Conservation implications of grazing practices on the plant and dipteran communities of a turlough in Co. Mayo, Ireland
Source: Biodiversity and Conservation, Volume 14, Number 1, January 2005 , pp. 187-204(18)
Abstract:Turloughs, which are classified as priority habitats under the European Habitats Directive, are seasonally flooded depressions found almost exclusively in Ireland. In 2001, three adjacent fields with different stocking densities were selected and plant/dipteran communities within the same vegetation zone of each field (site) were investigated using quadrats and sweep netting, respectively. There was a significant positive relationship between Diptera morphospecies richness/Diptera abundance and mean vegetation height (P < 0.001). However, no significant relationship between Diptera morphospecies richness and plant species richness was found. Median Diptera morphospecies richness per sweep was lower at the site with the highest stocking density (17) than at the other two sites (22 and 31, respectively). Total species richness of Sciomyzidae was greater at the least grazed site (7) than at the more heavily grazed sites (2 and 1, respectively). The results suggest that an evaluation of turlough management practices based on plant communities alone is not sufficient and that at least some areas within the turlough basin remain ungrazed on a rotational basis to ensure maximum diversity of Diptera.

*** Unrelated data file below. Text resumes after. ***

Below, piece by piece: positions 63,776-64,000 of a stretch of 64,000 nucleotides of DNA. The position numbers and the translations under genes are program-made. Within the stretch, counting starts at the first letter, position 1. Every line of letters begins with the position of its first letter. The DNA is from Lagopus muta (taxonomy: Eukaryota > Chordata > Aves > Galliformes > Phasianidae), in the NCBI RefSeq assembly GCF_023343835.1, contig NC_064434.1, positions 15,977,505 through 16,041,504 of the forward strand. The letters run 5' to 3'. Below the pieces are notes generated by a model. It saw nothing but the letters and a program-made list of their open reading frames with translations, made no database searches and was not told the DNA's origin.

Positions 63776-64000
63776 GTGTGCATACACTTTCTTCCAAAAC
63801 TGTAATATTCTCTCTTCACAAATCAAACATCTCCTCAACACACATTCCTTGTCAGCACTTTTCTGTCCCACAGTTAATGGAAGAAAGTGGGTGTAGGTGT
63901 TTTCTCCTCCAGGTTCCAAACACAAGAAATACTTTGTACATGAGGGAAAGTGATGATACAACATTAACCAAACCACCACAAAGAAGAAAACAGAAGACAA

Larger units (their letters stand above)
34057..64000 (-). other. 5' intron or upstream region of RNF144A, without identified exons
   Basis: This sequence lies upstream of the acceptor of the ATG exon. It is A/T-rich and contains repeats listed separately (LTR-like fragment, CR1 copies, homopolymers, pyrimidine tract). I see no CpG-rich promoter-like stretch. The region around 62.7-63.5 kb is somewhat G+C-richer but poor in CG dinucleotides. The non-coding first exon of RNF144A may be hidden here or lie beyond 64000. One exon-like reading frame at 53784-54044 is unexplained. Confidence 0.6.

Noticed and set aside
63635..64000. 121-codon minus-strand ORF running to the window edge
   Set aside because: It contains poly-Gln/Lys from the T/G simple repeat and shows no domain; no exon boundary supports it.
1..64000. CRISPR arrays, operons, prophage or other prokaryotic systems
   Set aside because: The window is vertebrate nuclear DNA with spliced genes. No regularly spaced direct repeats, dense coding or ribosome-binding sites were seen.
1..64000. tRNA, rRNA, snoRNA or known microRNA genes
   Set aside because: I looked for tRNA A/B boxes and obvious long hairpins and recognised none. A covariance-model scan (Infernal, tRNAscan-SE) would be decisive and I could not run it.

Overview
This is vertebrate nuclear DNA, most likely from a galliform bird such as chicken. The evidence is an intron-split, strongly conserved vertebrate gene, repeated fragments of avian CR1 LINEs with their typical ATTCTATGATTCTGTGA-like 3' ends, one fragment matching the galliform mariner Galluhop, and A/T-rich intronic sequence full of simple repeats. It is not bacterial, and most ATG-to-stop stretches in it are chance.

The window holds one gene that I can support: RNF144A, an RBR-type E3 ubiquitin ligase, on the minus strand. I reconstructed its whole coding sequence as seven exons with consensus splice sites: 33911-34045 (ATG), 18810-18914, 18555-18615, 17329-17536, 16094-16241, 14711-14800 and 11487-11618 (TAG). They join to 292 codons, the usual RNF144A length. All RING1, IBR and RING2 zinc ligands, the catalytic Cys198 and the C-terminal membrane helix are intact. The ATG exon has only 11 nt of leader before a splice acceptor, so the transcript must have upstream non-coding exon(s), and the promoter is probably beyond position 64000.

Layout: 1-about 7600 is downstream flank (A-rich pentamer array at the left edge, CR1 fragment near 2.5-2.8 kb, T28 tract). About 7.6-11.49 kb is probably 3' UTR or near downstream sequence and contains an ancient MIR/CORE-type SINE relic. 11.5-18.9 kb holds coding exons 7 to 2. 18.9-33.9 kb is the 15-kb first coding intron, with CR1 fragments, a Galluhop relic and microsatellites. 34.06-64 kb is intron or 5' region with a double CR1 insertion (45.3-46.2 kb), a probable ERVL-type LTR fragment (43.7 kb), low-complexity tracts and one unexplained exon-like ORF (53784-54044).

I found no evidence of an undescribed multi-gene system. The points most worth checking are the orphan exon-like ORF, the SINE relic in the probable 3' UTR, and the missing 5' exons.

Document Type: Research article
Affiliations: 1: Applied Ecology Unit, Centre for Environmental Science, National University of Ireland, Galway, Ireland, 2: Applied Ecology Unit, Centre for Environmental Science, National University of Ireland, Galway, Ireland, Email: firstname.lastname@example.org
Publication date: 2005-01-01